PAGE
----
The most fascinating relationship and the one Stillman executes the best as a filmmaker is between Tom and his father, who is never on screen. Little moments reveal their relationship deteriorating as his father begins a new life. The most heartbreaking of which occurs after Nick and Tom come across a box filled with old toys and knickknacks sitting on the sidewalk. The scene cuts to Tom's bedroom and one of the items in on his nightstand. Nothing is said about it, but the meaning is quite clear.
'Metropolitan' comes across more like a stage play with all the dialogue and very little action as the characters work out their feeling and issues with each other. The boredom and frustrations they feel about their lives is replicated so well I grew bored and frustrated watching them. They come from such privilege and have such opportunity there's no reason any of them couldn't make a substantial change toward fulfillment and happiness. Yet day after day, they choose the easier path of staying in their ruts, so I have no empathy for them, and lost interest before the film ended. Some might enjoy a look into these characters' world and the prolific dialogue, but I don't expect many people will find it worth 99 minutes of their time.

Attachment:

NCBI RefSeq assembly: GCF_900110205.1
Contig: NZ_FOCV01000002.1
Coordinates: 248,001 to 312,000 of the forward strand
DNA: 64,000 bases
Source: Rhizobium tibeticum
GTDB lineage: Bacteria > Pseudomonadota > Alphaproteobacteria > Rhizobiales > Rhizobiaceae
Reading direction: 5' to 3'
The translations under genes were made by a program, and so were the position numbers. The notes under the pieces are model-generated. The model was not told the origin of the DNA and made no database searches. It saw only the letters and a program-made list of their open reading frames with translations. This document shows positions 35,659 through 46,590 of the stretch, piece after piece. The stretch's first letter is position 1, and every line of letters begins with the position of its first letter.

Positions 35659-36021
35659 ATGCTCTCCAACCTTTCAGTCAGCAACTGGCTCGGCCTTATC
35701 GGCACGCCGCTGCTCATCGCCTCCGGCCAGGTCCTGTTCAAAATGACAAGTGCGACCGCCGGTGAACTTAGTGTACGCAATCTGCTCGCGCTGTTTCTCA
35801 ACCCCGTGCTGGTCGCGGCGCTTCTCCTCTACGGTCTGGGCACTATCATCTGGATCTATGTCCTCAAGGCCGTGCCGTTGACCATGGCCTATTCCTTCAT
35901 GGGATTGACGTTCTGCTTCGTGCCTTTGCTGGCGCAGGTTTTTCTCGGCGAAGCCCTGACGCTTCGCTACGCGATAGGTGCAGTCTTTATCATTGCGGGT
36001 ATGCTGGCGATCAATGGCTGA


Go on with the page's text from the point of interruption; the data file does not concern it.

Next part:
The Blu-ray: Vital Disc Stats
'Metropolitan' (#326 in The Criterion Collection) is a 50GB Region A Blu-ray disc in a clear keepcase. The discs boot up directly to the menu screen without any promotional advertisements. Included is an eight-page booklet containing the essay "After the Ball" by author Luc Sante.
The video has been given a 1080p/AVC-MPEG-4 encoded transfer displayed at 1.66:1. According to the liner notes, having been "supervised by director Whit Stillman and cinematographer John Thomas, this high-definition digital transfer was created on a Spirit Datacine from a 35mm blow-up interpositive. Thousands of instances of dirt, debris, scratches, splices, warps, jitter, and flicker were manually removed using MTI's DRS and Pixel Farm's PFClean, while Image Systems' DVNR was used for small dirt, grain, and noise reduction."
The work detailed above has resulted in a clean print and an artifact-free transfer. The colors are produced well with a medium brightness. However, skin tones can be a tad pinkish. Blacks are rich. While details can be soft at times, clothing textures show good definition.